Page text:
I was listening to an interview with Peter Criss earilier today. The former Kiss drummer was talking about his life and music, when the topic of cancer came up. Criss apparently once had cancer, and now he doesn’t, and he’s Catholic, and he feels great and he said … he said … he said …
“I truly believe God cured me.”
I don’t have the full paragraph, but Criss went on to explain that he’s 100-percent convinced God wanted to take a tumor from his body, and therefore did so.
I know I’m supposed to lay off this stuff, but I can’t help myself. As we speak, the girls are still missing in Nigeria. The Gulf of Mexico is coated with oil—and the workers are developing all sorts of skin awfulness. A whopping 1.8 million pounds of beef has been recalled because people are getting sick. The jet is still missing. There’s poverty everywhere; hunger everywhere; famine everywhere. The earth is suffering through the beginnings of climate change awfulness. My neighbor’s son has cancer. The son of an old classmate died if cancer. On and on and on and on …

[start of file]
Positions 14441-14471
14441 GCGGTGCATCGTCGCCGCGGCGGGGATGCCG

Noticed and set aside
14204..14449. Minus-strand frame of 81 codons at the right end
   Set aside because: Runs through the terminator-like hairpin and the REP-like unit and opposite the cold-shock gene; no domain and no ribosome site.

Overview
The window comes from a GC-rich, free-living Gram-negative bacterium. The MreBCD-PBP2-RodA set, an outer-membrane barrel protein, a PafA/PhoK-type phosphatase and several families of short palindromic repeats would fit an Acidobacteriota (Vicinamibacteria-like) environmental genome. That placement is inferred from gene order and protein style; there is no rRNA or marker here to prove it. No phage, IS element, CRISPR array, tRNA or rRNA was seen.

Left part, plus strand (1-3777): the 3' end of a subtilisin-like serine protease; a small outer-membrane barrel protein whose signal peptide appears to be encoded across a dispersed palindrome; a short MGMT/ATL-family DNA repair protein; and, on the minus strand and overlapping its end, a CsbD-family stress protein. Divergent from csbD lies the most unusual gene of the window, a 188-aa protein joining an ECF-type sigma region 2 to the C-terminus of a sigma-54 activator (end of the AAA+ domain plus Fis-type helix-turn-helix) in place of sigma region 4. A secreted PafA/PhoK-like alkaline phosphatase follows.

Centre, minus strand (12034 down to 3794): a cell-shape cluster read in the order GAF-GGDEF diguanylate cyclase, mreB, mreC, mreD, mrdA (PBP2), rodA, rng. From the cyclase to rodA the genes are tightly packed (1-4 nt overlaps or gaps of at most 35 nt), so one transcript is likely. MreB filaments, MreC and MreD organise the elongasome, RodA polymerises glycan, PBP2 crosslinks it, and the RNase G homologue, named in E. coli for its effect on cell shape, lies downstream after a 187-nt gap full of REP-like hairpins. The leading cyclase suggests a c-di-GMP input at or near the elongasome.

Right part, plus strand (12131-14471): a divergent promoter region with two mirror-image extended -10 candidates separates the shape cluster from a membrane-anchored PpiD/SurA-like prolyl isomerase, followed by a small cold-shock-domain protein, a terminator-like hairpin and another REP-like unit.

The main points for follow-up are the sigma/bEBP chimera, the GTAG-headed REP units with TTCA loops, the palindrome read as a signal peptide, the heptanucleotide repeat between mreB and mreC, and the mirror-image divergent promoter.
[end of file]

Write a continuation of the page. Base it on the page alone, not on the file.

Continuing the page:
But God cured Peter Criss.
This is not about God. Really, it isn’t. I get the belief in a higher power. I even get the belief is an afterlife (well, not really. But I’ll be polite). What I can’t stand and can’t digest is when the fortunate among us experience a positive turn—and explain it as God personally wanting their lives to be good ones. As for the millions of others, well, meh.
Did Criss mean this? Was he saying, “I’m better than y’all”? Well, not intentionally. But how else to explain someone believing God had a direct hand in his fate? Does that mean God cares for you more than others? Oh, oh, does he have a plan for everyone—and it just so happens the plan for you, Peter Criss, is a dandy? The Holocaust? Space shuttle explosions? Ethnic cleansing? Well, um, yeah.
Why can’t we all be reasonable about these things? It’s great Peter Criss no longer has cancer, and he should be thrilled. But how about stating the obvious—”I can afford great doctors, I’ve abused my body for decades … and I’m damn lucky.” That doesn’t mean one can’t believe in God.
It just means he’s human. And empathetic.